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Security Crime and Intelligence Innovation InstituteUniversity Innovation and Research Institutes

Why do we fall for fake news? A brief insight into personality traits, government trust, and conspiracy mentality

7 December 2023


What makes someone susceptible to disinformation? In this blog, Andrew Wainwright, an undergraduate student studying Human and Social Sciences at Cardiff University, discusses his research project into this area.

As we navigate the labyrinth of the digital age, disinformation stands as a colossal challenge, making its understanding a timely and pertinent issue. During my placement at the Security, Crime, and Intelligence Innovation Institute, I dived into an extensive dataset to uncover the dynamics of susceptibility to disinformation, focusing on personality traits, trust in government, and conspiracy mentality. This investigation held up a mirror to our society, revealing intriguing patterns and trends within the populations of England and Italy.

The power of personality traits and trust in government

Personality traits have a substantial impact on attitudes towards politics and society. Studies suggest that individuals with lower education, less political knowledge, and lower cognitive abilities are more susceptible to fake news. However, those individuals who display more agreeable and empathetic personality traits may engage more in prosocial behaviours, potentially acting as a barricade against disinformation.

Trust, particularly in the government, plays a pivotal role in society. It underpins social cohesion and democratic participation. A nuanced understanding of how personality traits, susceptibility to disinformation, and trust in government all interplay can illuminate strategies to promote critical thinking, and media literacy, and fortify trust in democratic institutions.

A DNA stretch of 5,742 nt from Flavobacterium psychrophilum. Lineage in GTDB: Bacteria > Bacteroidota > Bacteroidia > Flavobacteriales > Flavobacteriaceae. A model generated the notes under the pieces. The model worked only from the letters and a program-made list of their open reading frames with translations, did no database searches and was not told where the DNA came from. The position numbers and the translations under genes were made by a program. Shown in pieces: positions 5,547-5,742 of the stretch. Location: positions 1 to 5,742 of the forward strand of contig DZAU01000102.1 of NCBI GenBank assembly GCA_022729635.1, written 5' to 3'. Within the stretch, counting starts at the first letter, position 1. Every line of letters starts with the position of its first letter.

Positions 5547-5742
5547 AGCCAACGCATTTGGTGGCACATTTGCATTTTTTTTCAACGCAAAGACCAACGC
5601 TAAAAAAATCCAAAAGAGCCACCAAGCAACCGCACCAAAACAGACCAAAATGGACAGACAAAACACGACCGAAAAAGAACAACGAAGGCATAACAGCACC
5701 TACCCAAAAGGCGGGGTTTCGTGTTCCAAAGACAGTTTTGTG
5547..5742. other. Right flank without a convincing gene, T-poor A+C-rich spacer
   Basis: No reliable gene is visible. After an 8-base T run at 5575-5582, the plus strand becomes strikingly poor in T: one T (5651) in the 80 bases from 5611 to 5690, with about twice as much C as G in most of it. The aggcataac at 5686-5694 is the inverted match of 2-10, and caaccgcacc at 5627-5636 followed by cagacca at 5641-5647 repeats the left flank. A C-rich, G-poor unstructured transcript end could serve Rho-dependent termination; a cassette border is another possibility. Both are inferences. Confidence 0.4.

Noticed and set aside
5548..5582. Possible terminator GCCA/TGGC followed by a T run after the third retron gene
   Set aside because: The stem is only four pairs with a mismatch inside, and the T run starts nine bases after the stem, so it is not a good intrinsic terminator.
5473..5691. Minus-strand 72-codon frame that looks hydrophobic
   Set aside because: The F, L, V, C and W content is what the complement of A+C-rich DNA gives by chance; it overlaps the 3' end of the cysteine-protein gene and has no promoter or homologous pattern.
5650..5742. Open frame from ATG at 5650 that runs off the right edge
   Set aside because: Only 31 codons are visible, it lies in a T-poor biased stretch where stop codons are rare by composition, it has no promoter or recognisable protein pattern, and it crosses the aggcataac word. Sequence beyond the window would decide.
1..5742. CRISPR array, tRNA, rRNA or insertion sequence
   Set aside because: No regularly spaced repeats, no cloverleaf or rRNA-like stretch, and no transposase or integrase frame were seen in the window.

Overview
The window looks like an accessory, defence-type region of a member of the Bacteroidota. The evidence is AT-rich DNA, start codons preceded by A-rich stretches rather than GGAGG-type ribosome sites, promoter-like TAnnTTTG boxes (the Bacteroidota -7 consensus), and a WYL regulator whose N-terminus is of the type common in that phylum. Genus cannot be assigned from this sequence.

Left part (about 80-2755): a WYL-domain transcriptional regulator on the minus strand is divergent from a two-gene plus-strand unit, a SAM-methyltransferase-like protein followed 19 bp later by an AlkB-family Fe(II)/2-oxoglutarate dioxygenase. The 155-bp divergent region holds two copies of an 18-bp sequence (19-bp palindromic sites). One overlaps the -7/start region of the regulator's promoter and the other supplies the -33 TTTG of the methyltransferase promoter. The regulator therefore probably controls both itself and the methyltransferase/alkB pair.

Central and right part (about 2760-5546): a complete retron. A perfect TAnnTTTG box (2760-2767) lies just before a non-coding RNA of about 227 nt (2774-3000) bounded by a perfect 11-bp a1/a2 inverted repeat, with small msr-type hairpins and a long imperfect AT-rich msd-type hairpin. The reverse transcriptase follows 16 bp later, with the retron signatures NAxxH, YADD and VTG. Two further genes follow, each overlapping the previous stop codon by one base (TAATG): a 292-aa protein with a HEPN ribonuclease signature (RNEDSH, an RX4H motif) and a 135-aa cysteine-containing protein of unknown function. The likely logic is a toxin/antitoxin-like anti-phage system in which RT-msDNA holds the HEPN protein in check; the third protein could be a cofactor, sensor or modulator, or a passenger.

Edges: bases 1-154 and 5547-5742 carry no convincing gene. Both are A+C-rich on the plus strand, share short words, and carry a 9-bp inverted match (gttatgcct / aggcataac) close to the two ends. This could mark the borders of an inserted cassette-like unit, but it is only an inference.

A tale of two countries: England and Italy

My findings demonstrated that personality traits are significantly associated with a conspiracy mentality. Italy exhibited higher extroversion, consciousness, and neuroticism, while the UK topped the charts in agreeableness and openness. Interestingly, agreeableness in the UK surfaced as the most significant predictor of conspiracy mentality.

When I shifted the lens to trust in government, Italy reported lower trust scores compared to the UK. I discovered that trust in government was positively linked with conscientious individuals, suggesting these individuals may hold a higher sense of duty, responsibility, and respect for authority. A strong negative correlation was observed between conspiracy mentality and trust in government, with Italy exhibiting a higher tendency for this relationship.

Interpreting the complex interplay

The findings underscore a complex interplay between personality, conspiracy mentality, and trust. The observed correlations and the cross-cultural variations between England and Italy offer a fascinating insight into the susceptibility to disinformation.

As we grapple with the aftermath of COVID-19, perhaps we are experiencing a loss of social and cognitive structures, further exacerbating the prevalence of disinformation. This speculation underlines the critical need for interdisciplinary research in addressing this pervasive issue.

The research journey I undertook at the Security, Crime, and Intelligence Innovation Institute was a captivating exploration into the intricate tapestry of disinformation susceptibility. It not only enriched my understanding but also highlighted the importance of a collective effort to demystify and tackle disinformation in our society.